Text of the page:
Worker Adjustment and Retraining Act (WARN) Information for Employers

California WARN Act

How do I send the California WARN Act Notices?

  • To Employees – the required notice should be sent via any reasonable method of delivery that ensures receipt by the affected employee (e.g., first class mail, personal delivery, email, etc.)
  • To the EDD – the required notice should be emailed to, and the email should include the following information:
    • The notice (as an attachment or within the body of the email)
    • Contact information for an employer representative in the event the EDD needs more information
  • To the Local Workforce Development Board and Chief Elected Officials – Employers should contact their Local Workforce Development Areas (Local Areas) for specific assistance and contact information.
    • The San Diego Workforce Partnership is the Workforce Development Board for San Diego County. Submit WARN Notices via email to Peter Callstrom, President & CEO:

How do I know if I am an employer covered by the California WARN Act?

The Act is applicable to employers that employ, or have employed in the preceding 12 months, 75 or more full-time or part-time workers.

What is a WARN?

A WARN is a layoff notice from an employer. These notices provide protection to employees, their families and their communities by requiring 60 days’ notice of layoffs or plant closings, giving employees time to look for other work, file for unemployment or take care of other items that could be affected by their employment status.

When does an employer need to file a WARN?

In California, employers must file a WARN if they are a “covered establishment” with 75 or more employees (part-time or full-time). Employees must have been employed for at least 6 months of the 12-month period preceding the WARN date. Any plant closure or layoff that affects 50 or more workers within a 30-day period must be reported, regardless of the size of the company as a whole. Notification of layoffs and plant closures must occur at least 60 days in advance, or be subject to fines and worker compensation. Visit the Employment Development Department (EDD) WARN website for more detailed information regarding WARNs as well as their FAQ page for answers to common questions.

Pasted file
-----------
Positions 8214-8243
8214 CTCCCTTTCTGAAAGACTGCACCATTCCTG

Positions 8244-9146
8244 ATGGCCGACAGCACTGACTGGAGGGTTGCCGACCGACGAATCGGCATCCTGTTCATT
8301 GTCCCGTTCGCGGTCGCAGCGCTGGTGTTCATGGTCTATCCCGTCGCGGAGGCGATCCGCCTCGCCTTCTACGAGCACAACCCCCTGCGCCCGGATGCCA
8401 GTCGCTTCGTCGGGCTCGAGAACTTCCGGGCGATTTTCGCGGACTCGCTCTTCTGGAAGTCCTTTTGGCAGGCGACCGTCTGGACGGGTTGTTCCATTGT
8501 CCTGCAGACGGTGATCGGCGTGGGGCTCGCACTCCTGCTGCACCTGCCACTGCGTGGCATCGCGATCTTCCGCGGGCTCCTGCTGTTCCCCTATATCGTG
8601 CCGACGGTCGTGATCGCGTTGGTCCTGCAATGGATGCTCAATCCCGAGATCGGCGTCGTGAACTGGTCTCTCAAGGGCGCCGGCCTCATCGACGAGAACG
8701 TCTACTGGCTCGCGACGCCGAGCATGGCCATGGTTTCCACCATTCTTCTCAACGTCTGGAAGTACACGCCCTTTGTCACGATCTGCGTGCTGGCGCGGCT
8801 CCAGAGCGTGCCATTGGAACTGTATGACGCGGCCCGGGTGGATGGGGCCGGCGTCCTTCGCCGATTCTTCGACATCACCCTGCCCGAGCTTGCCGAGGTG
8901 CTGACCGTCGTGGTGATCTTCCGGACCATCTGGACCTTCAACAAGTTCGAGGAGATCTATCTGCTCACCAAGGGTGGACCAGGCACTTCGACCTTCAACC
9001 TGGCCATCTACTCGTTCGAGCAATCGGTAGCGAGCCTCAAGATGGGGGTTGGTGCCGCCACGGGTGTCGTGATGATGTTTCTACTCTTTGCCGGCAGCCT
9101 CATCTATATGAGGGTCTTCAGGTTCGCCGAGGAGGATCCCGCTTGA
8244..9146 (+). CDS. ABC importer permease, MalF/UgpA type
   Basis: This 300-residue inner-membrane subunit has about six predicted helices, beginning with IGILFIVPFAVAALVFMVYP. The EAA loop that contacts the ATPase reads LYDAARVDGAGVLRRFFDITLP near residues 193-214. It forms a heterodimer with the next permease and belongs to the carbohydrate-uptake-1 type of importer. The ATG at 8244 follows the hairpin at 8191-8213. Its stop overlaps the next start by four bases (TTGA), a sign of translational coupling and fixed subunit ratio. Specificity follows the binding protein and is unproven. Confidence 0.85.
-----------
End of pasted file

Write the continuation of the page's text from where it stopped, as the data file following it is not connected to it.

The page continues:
Employers should review both the Federal WARN law and the California WARN law for a full understanding of notification requirements. 

How does an employer file a WARN?

An employer must first notify employees of the upcoming layoff at least 60 days in advance of the layoff. Then, the employer must submit a WARN to the local Workforce Development Board, local elected officials (chief elected officials of the city and county governments in which the employer is located) and EDD. For a list of WARN recipients in San Diego County, click on the sample WARN notice below.

If a layoff is occurring in San Diego County, an employer must provide notice to the San Diego Workforce Partnership, which is the local Workforce Development Board for the region. Notification or questions can be sent to the Workforce Partnership’s Business Services team at

For a list of WARN recipients throughout the state of California, click here.

What must be included in a WARN?

The contents of a WARN must include the following:

  • Name of business and address of affected employment site
  • Name, phone number and email of company official to contact for more information
  • Whether the layoff/closure will be permanent or temporary
  • The expected separation date and anticipated schedule of subsequent separations
  • Job titles of affected workers, and the number of affected workers in each classification
  • Whether bumping rights exist
  • The name/contact information of union representation/union official (if applicable)
  • For multiple affected locations, a breakdown of the number of affected workers and their job titles by each location

Click here to view a sample WARN notice.